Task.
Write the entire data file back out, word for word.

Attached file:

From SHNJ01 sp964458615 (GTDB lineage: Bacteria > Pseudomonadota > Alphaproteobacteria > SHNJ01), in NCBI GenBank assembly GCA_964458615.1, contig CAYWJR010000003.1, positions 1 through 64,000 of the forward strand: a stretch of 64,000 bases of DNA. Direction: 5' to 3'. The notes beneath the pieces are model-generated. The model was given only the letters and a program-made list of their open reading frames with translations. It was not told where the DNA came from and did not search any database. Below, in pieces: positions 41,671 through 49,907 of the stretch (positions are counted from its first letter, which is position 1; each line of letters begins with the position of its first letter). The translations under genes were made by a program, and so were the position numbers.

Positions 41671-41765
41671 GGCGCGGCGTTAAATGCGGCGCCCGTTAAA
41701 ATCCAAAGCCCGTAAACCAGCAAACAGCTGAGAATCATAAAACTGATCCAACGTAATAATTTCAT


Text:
From SHNJ01 sp964458615 (GTDB lineage: Bacteria > Pseudomonadota > Alphaproteobacteria > SHNJ01), in NCBI GenBank assembly GCA_964458615.1, contig CAYWJR010000003.1, positions 1 through 64,000 of the forward strand: a stretch of 64,000 bases of DNA. Direction: 5' to 3'. The notes beneath the pieces are model-generated. The model was given only the letters and a program-made list of their open reading frames with translations. It was not told where the DNA came from and did not search any database. Below, in pieces: positions 41,671 through 49,907 of the stretch (positions are counted from its first letter, which is position 1; each line of letters begins with the position of its first letter). The translations under genes were made by a program, and so were the position numbers.

Positions 41671-41765
41671 GGCGCGGCGTTAAATGCGGCGCCCGTTAAA
41701 ATCCAAAGCCCGTAAACCAGCAAACAGCTGAGAATCATAAAACTGATCCAACGTAATAATTTCAT